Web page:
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"Mr. Marks, by mandate of the District of Columbia Precrime Division, I'm placing you under arrest for the future murder of Sarah Marks and Donald Dubin that was to take place today, April 22 at 0800 hours and four minutes."
One of the implications of Seers
(and Time Travel
) is that we are able to predict crimes. If we can predict them, then we can prevent the crimes from happening. This trope is about taking evidence from the future, and preventing the criminal from doing what they have already will be done.
Without knowing the future, society prevents additional crimes from happening by punishing the people caught committing them. Precrime Arrest, however, is when a character who is known to be going to have committed
specific crimes is punished in order to prevent them from committing those crime (or crimes) in the first place. The offender, if caught early enough, may suffer from Bewildering Punishment
because they haven't even thought
of committing the crime yet.
Attempts to arrest/execute Hitler are popular enough to form their own trope: the Hitler's Time Travel Exemption Act
. Examples of Time Travel being used for Hitler specifically belong there.
Anime & Manga
Film - Live-Action
- Psycho-Pass takes place in future Japan of 2112, where Japan is governed by the Sibyl System, which measures many psychological factors. One of the things determined by scanning people is the "Psycho Pass": the probability and severity of the crimes a person might commit. Those who have a high enough "Psycho Pass" are arrested or killed by Dominators, a type of gun used by the police. People who have a high "Psycho Pass", but haven't committed any crimes, are called "latent criminals". They generally have two choices: Be arrested and rehabilitated, or work for the police.
- In the short story "All the Troubles of the World" by Isaac Asimov, the Multivac supercomputer is used to churn through data about the population and predict crimes before they occur, allowing authorities to stop them. A variant, because people aren't punished for uncommitted crimes, the police merely warn, intervene and temporarily detain only in rare circumstances. The plot kicks off when the subject of one such prediction has no idea what he's being detained for, and Multivac subsequently reports that the predicted crime has increased in probability since the police intervened.
- In Through the Looking-Glass, the White Queen tells Alice that the King's Messenger (the Hatter, or 'Hatta', by the illustrations) is in prison for a crime he has not yet committed, or been tried for. (This is Looking-Glass Land, which is in some ways time-reversed.)
- Doctor Who: "Let's Kill Hitler" features the obvious Hitler's Time Travel Exemption Act, from Melody Pond and from new character/crew Justice Department Vehicle #6018. The Justice vehicle is sent to painfully kill Time's greatest criminals just before their death (and after their crimes). They realize they've arrived too soon in Hitler's personal timeline, and find a bigger fish: The woman who killed the Doctor. Except that she hadn't done that yet, either.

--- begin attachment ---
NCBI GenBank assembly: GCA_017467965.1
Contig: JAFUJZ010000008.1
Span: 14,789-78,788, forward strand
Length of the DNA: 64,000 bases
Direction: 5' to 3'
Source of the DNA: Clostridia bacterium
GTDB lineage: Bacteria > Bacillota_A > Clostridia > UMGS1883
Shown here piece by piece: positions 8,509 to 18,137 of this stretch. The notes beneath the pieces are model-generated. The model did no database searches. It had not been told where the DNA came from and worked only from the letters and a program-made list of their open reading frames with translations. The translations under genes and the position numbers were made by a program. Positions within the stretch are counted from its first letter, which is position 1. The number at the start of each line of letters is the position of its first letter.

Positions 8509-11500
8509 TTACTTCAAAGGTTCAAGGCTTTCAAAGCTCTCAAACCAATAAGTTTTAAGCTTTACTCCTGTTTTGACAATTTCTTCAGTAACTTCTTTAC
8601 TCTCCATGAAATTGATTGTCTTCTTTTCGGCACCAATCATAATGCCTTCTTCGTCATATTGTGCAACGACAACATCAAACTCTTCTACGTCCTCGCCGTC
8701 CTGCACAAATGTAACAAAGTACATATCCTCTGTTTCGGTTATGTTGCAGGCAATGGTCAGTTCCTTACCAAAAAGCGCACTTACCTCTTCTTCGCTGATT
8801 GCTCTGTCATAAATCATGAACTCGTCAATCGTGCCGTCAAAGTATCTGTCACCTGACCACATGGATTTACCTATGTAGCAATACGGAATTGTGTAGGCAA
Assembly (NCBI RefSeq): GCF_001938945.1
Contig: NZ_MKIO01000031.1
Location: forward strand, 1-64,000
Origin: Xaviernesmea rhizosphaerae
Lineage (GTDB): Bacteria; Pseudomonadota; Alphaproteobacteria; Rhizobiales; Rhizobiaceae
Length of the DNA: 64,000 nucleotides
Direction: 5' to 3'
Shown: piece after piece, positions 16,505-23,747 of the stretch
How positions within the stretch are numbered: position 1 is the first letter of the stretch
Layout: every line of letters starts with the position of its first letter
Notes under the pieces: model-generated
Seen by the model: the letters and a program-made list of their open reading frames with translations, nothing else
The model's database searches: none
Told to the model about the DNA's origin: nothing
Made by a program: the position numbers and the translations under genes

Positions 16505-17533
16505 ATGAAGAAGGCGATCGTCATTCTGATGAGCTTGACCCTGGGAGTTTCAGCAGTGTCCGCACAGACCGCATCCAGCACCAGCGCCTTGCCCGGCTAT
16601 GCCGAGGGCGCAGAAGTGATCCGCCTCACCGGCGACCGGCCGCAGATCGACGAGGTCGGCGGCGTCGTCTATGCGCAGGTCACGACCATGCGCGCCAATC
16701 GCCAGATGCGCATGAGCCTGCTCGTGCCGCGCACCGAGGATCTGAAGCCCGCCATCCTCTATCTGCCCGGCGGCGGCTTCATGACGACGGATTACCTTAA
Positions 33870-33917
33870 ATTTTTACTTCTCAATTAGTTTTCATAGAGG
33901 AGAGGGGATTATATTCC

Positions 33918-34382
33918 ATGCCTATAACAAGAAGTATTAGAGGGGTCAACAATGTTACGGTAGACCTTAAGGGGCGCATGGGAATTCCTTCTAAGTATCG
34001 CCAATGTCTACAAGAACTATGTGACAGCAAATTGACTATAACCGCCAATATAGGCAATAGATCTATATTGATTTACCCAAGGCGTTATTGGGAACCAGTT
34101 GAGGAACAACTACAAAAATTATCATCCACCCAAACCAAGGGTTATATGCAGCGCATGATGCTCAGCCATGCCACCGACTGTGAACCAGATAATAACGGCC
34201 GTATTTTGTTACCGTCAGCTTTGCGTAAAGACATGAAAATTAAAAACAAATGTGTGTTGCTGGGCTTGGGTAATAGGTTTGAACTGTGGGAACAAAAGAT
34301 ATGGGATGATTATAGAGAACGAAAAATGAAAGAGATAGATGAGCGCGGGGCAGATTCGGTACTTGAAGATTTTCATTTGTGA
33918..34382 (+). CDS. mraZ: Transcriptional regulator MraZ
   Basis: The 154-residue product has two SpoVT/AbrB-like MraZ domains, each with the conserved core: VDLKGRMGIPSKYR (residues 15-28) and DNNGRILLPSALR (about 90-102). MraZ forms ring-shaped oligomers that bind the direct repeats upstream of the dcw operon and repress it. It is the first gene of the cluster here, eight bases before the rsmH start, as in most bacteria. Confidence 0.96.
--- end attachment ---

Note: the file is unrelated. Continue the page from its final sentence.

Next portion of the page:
- One episode of Hercules The Legendary Journeys had Iolus given a chance to kill a man who had raped and killed a family. The catch was that Iolus had been transported in time before that man had committed any crimes. Meaning Iolus had killed an innocent.
- Seven Days occasionally had Frank preventing a crime as the episode's plot. Every episode, Frank is sent back in time seven days to prevent whatever disaster has happened. Sometimes he's able to do it by preventing the perpetrator from attempting the crime. Most episodes, however, this trope is subverted, and Frank has to stop the crime/disaster as it happens instead of preventing it from being attempted.
- During episode "Obsession" of Sliders, the main characters travel to a world where ten percent of the population have Psychic Powers. Amoung the various powers, is precognition.
- A bit of research into the history of this world reveals that psychics became popular when one warned Abraham Lincoln about his impending assassination, allowing Booth to be captured before the attempt.
- The Police Oracle identifies Arturo and Rembrandt as people who will kill Wade Wells, so the police make a Preventative Arrest. A Bewildering Punishment to all four at first. Basically, they're taken to the station, booked, and then released. If someone were to actually commit the crime, the police would have to chase them down, but otherwise the two are free to do whatever they want. This is all a Batman Gambit by the old Prime Oracle to make sure his successor is a compassionate man in addition to already being a powerful one.
- Star Trek: Voyager had an episode named "Relativity", where the 29th century timeship Relativity is attempting to stop a time-paradox sabotage attempt on the 24th century spaceship Voyager. After the culprit responsible for the mess is found, two earlier versions of the culprit are arrested. The Captain assures Captain Janeway that the three would be "integrated" into one person before his trial.
- Futurama parodied Minority Report in an episode where Fry joined the police's Future Crimes division.
- In a The Simpsons Treehouse of Horror segment, Milhouse goes on a Roaring Rampage of Revenge against students who wronged him in the past. When he's about to humiliate a kid, who says today is their first day at the school, Milhouse says the kid will do something bad to him in the future, so he's still going to need revenge. ("It's called pre-venge!")